What do zombies have to do with the Coronavirus? Let’s review: an infectious disease that is rapidly spreading, seemingly out of control, and our leaders and our government seems to not take prevention seriously until we’ve got a serious problem on our hands? Panicked crowds of people buying out stores? The best chance for survival and avoiding infection seems to be staying in isolation and keeping your distance from people? People start fights with others because their need for denial has broken their brains and they insist the virus isn’t dangerous? People insisting that it would be best for as many people as possible to be infected?

Coronavirus in 2020 sounds an awful lot like most of the zombie movies that I have ever repeatedly watched. George Romero tried to warn you. More than once.

Comic-Con is doing a bit of public service here, gathering the author of a seminal Zombie Apocalypse book and a number of scientists to show the parallels of what is happening in real life to our favorite subgenre of monsters. Remember that a central theme to many great zombie films is that human beings are just as dangerous as the zombies or the virus itself, if not more dangerous.

On the panel we have: Author Max Brooks (World War Z, The Zombie Survival Guide, Devolution), biodefense experts Dr. Greg Koblentz (George Mason University), Dr. Gigi Gronvall (Johns Hopkins University), Dr. Shanna Ratnesar-Shumate (University of Nebraska Medical Center) and Dr. Jarod Hanson (USAMRIID and University of Maryland Medical Center) and moderator Justin Hurt.

George A. Romero’s THE CRAZIES
Justin Hurt wisely took the time to go through a number of recent disease outbreaks, epidemics, and pandemics to show that diseases affect human beings and the world more frequently and more seriously than we might realize. He recounted the sobering statistics and finally did the same for Coronavirus (COVID-19) with Johns Hopkins Hospitals tally for July 24, 2020: over 10 million infected, 502,947 deaths with a case fatality rate of 4.9, worldwide and in the United States. That’s over 500 hundred thousand dead in seven months. Since people like to claim that the Coronavirus is no more serious than the flu, here are the totals for the entire H1N1 flu epidemic in 2009. H1N1 was considered both a novel virus influenza and considered a global pandemic.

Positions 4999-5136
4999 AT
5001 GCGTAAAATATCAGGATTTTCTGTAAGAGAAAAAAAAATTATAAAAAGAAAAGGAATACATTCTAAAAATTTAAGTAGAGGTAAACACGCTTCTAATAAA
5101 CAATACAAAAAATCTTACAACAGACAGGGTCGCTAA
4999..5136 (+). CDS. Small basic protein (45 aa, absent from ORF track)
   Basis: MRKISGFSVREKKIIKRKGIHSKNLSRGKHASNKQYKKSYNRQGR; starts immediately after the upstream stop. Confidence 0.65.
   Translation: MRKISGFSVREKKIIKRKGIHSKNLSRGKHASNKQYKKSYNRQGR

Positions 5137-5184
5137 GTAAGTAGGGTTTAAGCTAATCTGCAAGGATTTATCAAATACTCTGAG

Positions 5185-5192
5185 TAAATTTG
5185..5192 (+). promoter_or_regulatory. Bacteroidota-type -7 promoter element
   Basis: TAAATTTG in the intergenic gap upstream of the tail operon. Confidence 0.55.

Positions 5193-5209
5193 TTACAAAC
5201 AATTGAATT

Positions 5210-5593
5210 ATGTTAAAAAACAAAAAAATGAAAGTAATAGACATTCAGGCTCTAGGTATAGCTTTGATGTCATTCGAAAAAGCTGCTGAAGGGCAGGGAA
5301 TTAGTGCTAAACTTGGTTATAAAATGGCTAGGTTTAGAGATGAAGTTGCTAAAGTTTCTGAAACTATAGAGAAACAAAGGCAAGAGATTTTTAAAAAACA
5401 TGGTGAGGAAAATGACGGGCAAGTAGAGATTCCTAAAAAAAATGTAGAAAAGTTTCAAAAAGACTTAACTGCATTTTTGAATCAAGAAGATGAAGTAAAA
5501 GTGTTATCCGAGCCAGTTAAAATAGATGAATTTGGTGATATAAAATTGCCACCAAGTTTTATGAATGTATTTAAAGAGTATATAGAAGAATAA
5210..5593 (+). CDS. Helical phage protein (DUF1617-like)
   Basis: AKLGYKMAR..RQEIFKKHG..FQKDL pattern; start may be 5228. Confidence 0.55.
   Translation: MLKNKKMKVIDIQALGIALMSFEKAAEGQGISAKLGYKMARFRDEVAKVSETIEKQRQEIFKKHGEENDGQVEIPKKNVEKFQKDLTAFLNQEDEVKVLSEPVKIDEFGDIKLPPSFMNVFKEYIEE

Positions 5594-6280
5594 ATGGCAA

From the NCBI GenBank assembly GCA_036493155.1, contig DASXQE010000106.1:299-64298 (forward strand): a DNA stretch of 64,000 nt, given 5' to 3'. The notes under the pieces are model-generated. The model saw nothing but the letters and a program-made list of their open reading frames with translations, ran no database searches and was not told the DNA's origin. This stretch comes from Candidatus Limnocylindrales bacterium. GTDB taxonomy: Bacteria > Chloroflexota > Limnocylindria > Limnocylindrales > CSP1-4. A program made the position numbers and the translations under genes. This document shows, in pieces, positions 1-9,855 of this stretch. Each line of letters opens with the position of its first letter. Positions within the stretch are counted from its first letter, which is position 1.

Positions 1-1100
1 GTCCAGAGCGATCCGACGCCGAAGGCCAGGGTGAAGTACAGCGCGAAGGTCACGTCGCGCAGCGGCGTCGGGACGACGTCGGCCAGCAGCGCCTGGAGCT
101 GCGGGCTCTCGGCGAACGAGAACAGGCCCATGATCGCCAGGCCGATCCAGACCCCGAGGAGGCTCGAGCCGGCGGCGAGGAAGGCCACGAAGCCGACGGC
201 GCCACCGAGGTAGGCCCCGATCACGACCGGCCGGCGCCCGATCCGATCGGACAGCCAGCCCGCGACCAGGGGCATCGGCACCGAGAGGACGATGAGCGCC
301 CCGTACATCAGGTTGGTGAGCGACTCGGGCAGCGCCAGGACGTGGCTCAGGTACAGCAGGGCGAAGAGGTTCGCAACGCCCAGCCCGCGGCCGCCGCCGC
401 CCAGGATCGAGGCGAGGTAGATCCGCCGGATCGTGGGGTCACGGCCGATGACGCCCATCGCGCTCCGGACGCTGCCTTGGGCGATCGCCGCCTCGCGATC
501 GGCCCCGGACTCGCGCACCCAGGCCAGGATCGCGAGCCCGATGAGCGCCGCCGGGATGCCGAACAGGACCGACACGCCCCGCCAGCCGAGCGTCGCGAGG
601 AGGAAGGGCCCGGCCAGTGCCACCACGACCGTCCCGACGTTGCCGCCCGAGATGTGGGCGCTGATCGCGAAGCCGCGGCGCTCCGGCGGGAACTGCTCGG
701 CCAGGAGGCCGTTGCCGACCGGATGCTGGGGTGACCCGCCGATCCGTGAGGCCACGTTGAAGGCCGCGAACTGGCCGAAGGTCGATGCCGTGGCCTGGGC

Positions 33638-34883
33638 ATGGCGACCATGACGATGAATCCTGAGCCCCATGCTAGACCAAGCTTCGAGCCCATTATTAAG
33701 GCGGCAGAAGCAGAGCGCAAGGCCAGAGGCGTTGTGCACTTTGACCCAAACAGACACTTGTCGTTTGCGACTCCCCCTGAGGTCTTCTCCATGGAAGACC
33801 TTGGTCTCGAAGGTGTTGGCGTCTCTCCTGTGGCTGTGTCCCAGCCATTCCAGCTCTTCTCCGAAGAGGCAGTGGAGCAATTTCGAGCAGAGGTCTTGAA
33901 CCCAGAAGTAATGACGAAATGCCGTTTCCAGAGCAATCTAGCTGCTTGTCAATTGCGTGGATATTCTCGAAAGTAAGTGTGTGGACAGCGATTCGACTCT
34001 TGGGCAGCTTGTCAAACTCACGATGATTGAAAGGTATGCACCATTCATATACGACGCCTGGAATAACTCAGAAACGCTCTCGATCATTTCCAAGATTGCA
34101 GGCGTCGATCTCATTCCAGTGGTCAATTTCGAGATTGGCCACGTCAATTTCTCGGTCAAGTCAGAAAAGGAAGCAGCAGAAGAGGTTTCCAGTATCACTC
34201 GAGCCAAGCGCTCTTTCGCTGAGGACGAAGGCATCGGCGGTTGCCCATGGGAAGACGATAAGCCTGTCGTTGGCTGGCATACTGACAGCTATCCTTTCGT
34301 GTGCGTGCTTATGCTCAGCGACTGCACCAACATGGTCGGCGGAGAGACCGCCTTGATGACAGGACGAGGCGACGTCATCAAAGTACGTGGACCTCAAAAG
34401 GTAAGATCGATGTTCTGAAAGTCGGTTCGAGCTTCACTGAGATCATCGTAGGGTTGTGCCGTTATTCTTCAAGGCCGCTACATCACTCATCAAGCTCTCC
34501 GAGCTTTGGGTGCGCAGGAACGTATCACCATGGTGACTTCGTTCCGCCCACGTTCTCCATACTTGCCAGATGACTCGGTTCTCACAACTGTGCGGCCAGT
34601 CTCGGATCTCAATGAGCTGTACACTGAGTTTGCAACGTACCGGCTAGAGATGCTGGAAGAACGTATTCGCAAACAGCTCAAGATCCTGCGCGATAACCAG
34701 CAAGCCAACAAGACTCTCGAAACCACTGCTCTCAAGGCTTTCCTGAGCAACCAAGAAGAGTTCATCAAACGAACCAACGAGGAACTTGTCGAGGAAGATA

From April 12, 2009 to April 10, 2010, CDC estimated there were 60.8 million cases (range: 43.3-89.3 million), 274,304 hospitalizations (range: 195,086-402,719), and 12,469 deaths (range: 8868-18,306) in the United States due to the (H1N1)pdm09 virus.

In comparison, we have 40 million additional cases of infection and 490,478 thousand more deaths in a little less than half of the same time period with our current pandemic of Coronavirus (COVID-19).

Justin Hurt’s first question was about what we have learned and how we can apply it to future outbreaks while still addressing economic and social concerns and he fielded it to Dr. Jarod Hanson of the United States Army Medical Research Institute of Infectious Diseases, which works with the Department of Defense and the University of Maryland, who is an epidemiologist, veterinary biologist, and public health consultant. He added that he would like the panelists to talk about their backgrounds, but Dr. Hanson immediately launched into his blunt answer without prelude: